The Freeride is bred for both hillclimb competitions and backcountry freestyle riding with its KYB Pro 40 shocks and its 38.4- or 40.1-inch ski stance. The Freeride comes to receiving dealers with its front swaybar hooked up ready to go. But, and this a smart concept from Ski-Doo, if you want to ride your mountain steed swaybar-less to increase roll into a mountain slope, then the swaybar is, as Ski-Doo calls it, “Quick Disconnect.”
Furthermore, we like the stout, economical and quiet E-Tec 800R motor that crams 163.9 horsepower into its chaincase.
The difference in track length gives each model a distinctly separate personality. The Freeride, like the XM Summit, plays in the powder on a 16-inch wide track, whereas the other three manufacturers use 15-inch wide tracks on mountain sleds of the same class. This is the reason why the 146 stands next to the 154 Freeride because its footprint calculates out to 2336 square inches. As we wrote in our review of the Freeride, “Compare this to, for example, the 155 RMK Pro with its 15-inch wide track that lays down 2325 square inches. Which one has the larger, albeit more flotation footprint? The 146 Freeride.”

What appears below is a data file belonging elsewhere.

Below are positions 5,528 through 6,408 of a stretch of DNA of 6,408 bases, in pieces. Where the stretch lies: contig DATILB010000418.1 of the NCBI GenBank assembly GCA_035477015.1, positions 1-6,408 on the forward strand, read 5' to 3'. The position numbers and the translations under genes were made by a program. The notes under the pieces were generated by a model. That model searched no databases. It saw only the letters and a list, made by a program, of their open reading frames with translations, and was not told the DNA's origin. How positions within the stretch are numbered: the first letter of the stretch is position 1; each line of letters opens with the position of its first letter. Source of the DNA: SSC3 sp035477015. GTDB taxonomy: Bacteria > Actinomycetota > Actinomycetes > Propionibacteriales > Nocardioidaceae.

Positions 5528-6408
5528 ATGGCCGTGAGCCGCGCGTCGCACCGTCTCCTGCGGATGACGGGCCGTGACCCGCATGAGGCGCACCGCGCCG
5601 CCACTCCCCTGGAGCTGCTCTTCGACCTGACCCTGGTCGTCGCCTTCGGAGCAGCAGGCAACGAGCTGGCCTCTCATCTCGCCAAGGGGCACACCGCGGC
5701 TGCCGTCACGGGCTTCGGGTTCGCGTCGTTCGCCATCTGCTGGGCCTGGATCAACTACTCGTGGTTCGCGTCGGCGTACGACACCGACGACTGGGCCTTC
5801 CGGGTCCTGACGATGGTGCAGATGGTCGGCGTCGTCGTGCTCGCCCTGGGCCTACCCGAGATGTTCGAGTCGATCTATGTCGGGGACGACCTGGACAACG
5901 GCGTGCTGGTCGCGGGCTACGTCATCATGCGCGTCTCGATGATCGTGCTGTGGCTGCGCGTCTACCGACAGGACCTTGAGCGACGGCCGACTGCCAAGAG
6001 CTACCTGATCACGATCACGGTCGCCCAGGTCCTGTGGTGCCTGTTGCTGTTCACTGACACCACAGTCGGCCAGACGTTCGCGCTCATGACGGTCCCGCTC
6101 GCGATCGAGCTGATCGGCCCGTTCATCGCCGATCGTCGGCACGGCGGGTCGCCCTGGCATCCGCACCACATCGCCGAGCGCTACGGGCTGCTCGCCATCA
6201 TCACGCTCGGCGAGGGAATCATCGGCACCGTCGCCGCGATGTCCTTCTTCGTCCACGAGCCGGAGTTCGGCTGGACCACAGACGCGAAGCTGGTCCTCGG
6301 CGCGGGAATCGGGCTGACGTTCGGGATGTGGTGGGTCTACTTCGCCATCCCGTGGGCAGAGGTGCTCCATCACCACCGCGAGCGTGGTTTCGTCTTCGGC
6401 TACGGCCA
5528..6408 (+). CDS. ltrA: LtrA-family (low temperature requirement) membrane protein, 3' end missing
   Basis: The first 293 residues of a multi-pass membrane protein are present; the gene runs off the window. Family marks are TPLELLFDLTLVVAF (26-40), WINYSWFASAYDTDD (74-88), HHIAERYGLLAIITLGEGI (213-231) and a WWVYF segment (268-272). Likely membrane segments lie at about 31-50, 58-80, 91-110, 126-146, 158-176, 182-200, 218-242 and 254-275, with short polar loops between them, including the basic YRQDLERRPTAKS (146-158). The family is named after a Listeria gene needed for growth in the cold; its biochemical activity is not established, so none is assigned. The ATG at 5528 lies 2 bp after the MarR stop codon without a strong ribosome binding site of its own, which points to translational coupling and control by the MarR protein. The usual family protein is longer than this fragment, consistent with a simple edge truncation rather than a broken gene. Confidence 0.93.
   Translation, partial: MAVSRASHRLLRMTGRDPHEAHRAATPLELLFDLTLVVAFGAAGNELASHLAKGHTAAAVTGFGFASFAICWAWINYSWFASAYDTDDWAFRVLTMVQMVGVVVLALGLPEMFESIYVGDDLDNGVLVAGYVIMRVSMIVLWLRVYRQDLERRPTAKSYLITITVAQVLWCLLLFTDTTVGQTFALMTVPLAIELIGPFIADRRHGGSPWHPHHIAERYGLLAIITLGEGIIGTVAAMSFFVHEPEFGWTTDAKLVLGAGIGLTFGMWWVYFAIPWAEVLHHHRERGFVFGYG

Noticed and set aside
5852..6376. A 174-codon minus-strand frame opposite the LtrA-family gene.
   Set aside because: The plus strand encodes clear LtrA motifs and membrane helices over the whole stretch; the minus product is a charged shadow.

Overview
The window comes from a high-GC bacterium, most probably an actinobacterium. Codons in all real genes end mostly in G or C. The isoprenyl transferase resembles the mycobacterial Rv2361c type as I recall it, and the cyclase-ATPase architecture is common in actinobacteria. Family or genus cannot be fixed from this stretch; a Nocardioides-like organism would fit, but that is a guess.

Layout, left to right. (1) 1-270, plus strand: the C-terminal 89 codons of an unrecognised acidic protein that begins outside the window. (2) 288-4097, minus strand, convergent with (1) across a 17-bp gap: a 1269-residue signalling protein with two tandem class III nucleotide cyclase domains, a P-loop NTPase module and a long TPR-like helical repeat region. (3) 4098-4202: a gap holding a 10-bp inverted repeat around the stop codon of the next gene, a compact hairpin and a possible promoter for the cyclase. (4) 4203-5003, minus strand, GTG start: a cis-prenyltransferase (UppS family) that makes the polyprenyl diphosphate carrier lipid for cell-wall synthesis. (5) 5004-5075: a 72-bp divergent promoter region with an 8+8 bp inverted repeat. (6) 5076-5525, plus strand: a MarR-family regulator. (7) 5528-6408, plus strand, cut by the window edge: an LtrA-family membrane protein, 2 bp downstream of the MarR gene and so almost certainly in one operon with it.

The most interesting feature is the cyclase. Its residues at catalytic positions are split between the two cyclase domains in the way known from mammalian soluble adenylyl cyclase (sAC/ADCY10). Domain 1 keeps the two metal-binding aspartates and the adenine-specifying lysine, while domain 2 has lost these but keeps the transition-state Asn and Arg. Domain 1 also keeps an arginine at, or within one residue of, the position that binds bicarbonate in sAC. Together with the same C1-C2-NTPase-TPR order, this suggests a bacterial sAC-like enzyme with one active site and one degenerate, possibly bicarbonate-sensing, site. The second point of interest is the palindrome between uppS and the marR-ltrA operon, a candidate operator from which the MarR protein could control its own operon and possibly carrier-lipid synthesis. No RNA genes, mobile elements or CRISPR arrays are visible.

To end the track topic, the Freeride does not use stiff lugs like the Arctic Cat M8000 HCR or Polaris RMK Assault (if ordered with competition track). Its track is fully soft-powder compliant; the same exact track as the XM Summit X. Nice.
There you have it, a tie again for model year 2014 – 154 Freeride and honorable mention, the 146 Freeride.
Most Improved Mountain Snowmobile
2014 Arctic Cat M8000 Sno Pro 153